The Round Island burrowing boa is yet another extinct snake from the island of Mauritius. These snakes were officially declared extinct in 1975, after decades of almost no sightings. Round Island burrowing boas had light brown bodies with darker splotches and pale pink undersides. As their name suggests, they spent their lives on or under the ground. Unfortunately for these snakes that went extinct, human habitation led to habitat loss and killing, which eventually caused the Round Island burrowing boa to go extinct.

4. Yurlunggur (Yurlunggur camfieldensis)

These snakes that went extinct were one of the largest snakes to roam Australia. They grew to an astonishing length of around twenty feet. Like modern-day pythons and anacondas, they constricted their prey to death with their massive bulk.

Yurlunggurs went extinct during the Miocene era, which ended about five million years ago. So, though they were fearsome in their massive size, these snakes died out long before humans came on the scene. Yurlunggurs belonged to the extinct Madtsoiidae family of snakes, along with number three on our list of snakes that went extinct.

3. Wonambi (Wonambi naracoortensis)

Like the yurlunggur, the wonambi gets its name from Aboriginal peoples’ name for a mythological snake that helped to create the world.

Alpha from Melbourne, Australia / Creative Commons – License

The wonambi matched the yurlunggur in size; both snakes grew up to twenty feet. Some may have even grown longer. Like the yurlunggur, the wonambi was almost certainly a constrictor. They would have relied on ambushing and then squeezing their prey to death, like a python, rather than envenomating, like a rattlesnake.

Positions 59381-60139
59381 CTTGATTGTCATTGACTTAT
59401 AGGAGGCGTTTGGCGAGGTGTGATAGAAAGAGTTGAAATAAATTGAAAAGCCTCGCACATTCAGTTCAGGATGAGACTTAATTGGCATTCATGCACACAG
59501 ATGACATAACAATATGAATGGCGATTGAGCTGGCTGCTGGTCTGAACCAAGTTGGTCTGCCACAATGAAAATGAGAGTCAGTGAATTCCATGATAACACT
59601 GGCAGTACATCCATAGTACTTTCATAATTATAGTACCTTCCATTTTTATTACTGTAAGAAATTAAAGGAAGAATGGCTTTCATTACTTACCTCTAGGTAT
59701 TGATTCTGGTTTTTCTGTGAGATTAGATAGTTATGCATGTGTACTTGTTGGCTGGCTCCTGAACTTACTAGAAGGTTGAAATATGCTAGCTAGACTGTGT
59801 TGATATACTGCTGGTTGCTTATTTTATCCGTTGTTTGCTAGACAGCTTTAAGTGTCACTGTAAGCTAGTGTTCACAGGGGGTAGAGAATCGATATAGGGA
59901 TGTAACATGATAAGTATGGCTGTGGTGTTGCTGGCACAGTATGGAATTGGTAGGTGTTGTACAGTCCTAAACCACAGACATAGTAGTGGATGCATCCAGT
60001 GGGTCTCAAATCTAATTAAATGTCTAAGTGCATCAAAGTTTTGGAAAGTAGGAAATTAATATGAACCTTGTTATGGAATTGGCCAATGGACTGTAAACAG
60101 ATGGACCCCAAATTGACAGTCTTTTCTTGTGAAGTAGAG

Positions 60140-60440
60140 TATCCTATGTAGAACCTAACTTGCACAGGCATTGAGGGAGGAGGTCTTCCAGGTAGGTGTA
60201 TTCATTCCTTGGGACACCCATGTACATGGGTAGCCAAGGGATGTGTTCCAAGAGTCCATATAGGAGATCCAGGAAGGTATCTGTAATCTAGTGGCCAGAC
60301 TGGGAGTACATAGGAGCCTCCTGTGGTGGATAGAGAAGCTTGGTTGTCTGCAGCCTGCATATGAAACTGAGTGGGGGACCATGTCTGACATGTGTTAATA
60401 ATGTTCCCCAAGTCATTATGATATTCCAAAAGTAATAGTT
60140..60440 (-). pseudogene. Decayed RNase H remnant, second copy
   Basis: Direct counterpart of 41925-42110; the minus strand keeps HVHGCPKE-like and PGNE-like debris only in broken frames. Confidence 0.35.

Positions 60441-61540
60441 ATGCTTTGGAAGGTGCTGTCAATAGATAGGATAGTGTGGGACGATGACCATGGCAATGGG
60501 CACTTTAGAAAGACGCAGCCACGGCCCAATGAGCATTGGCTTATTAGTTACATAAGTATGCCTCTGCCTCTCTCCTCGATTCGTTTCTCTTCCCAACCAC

Wonambi lived in Australia well into the Anthropocene (the age of man). The first settlers to Australia would have encountered these giants and would have had to watch out for them. These snakes that went extinct died out sometime around 50,000 years ago. Scientists are divided as to whether or not humans contributed to the extinction of this massive snake.

2. Gigantophis (Gigantophis garstini)

Gigantophis went extinct about 40 million years ago. But, if they lived today, they would be absolutely terrifying. Based on fossil remains, these snakes that went extinct grew up to 35 feet long. Scientists believe they constricted their prey and would have had no trouble killing and eating medium to large-sized prey. Luckily for humans, they went extinct long before we existed.

Gigantophis may have been huge, but number one on our list clocked in at even bigger.

1. Titanoboa (Titanoboa cerrejonensis)

titanoboa size
Titanoboas were the largest snakes ever to slither the Earth (that we know of).

Michael Rosskothen/Shutterstock.com

Coming in at nearly 50 feet long, number one on our list of snakes that went extinct is the truly massive Titanoboa. Scientists aren’t sure exactly when these snakes went extinct, but it’s safe to say that they were around 60 million years ago. Despite their enormous size, they’re believed to have preyed specifically on fish. Like gigantophis, Titanoboas were constrictors and almost certainly lacked venom.

Today, it’s unknown why Titanoboa went extinct. But, if they were alive today, they would easily be the longest and heaviest snakes in the world.